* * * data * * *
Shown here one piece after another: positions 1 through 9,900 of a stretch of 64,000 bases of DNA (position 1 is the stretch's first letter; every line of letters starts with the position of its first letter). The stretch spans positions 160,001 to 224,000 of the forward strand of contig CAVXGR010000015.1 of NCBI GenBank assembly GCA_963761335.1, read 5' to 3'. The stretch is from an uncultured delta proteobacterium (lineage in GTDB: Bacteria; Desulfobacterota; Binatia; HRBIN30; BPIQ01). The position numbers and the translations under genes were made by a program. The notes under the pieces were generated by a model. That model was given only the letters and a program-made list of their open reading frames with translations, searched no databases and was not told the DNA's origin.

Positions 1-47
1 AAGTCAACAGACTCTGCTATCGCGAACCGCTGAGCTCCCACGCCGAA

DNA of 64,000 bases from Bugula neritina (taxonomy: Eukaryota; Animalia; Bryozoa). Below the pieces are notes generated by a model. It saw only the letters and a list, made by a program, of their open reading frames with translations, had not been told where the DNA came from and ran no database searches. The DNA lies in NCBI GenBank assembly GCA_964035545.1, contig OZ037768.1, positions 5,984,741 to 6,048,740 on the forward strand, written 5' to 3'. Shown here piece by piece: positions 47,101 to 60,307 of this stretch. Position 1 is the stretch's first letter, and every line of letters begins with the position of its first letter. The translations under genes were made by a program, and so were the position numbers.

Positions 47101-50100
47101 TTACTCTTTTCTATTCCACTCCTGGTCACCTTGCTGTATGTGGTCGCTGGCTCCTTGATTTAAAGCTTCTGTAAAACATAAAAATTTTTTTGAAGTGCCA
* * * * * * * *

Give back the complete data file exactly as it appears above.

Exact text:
Shown here one piece after another: positions 1 through 9,900 of a stretch of 64,000 bases of DNA (position 1 is the stretch's first letter; every line of letters starts with the position of its first letter). The stretch spans positions 160,001 to 224,000 of the forward strand of contig CAVXGR010000015.1 of NCBI GenBank assembly GCA_963761335.1, read 5' to 3'. The stretch is from an uncultured delta proteobacterium (lineage in GTDB: Bacteria; Desulfobacterota; Binatia; HRBIN30; BPIQ01). The position numbers and the translations under genes were made by a program. The notes under the pieces were generated by a model. That model was given only the letters and a program-made list of their open reading frames with translations, searched no databases and was not told the DNA's origin.

Positions 1-47
1 AAGTCAACAGACTCTGCTATCGCGAACCGCTGAGCTCCCACGCCGAA

DNA of 64,000 bases from Bugula neritina (taxonomy: Eukaryota; Animalia; Bryozoa). Below the pieces are notes generated by a model. It saw only the letters and a list, made by a program, of their open reading frames with translations, had not been told where the DNA came from and ran no database searches. The DNA lies in NCBI GenBank assembly GCA_964035545.1, contig OZ037768.1, positions 5,984,741 to 6,048,740 on the forward strand, written 5' to 3'. Shown here piece by piece: positions 47,101 to 60,307 of this stretch. Position 1 is the stretch's first letter, and every line of letters begins with the position of its first letter. The translations under genes were made by a program, and so were the position numbers.

Positions 47101-50100
47101 TTACTCTTTTCTATTCCACTCCTGGTCACCTTGCTGTATGTGGTCGCTGGCTCCTTGATTTAAAGCTTCTGTAAAACATAAAAATTTTTTTGAAGTGCCA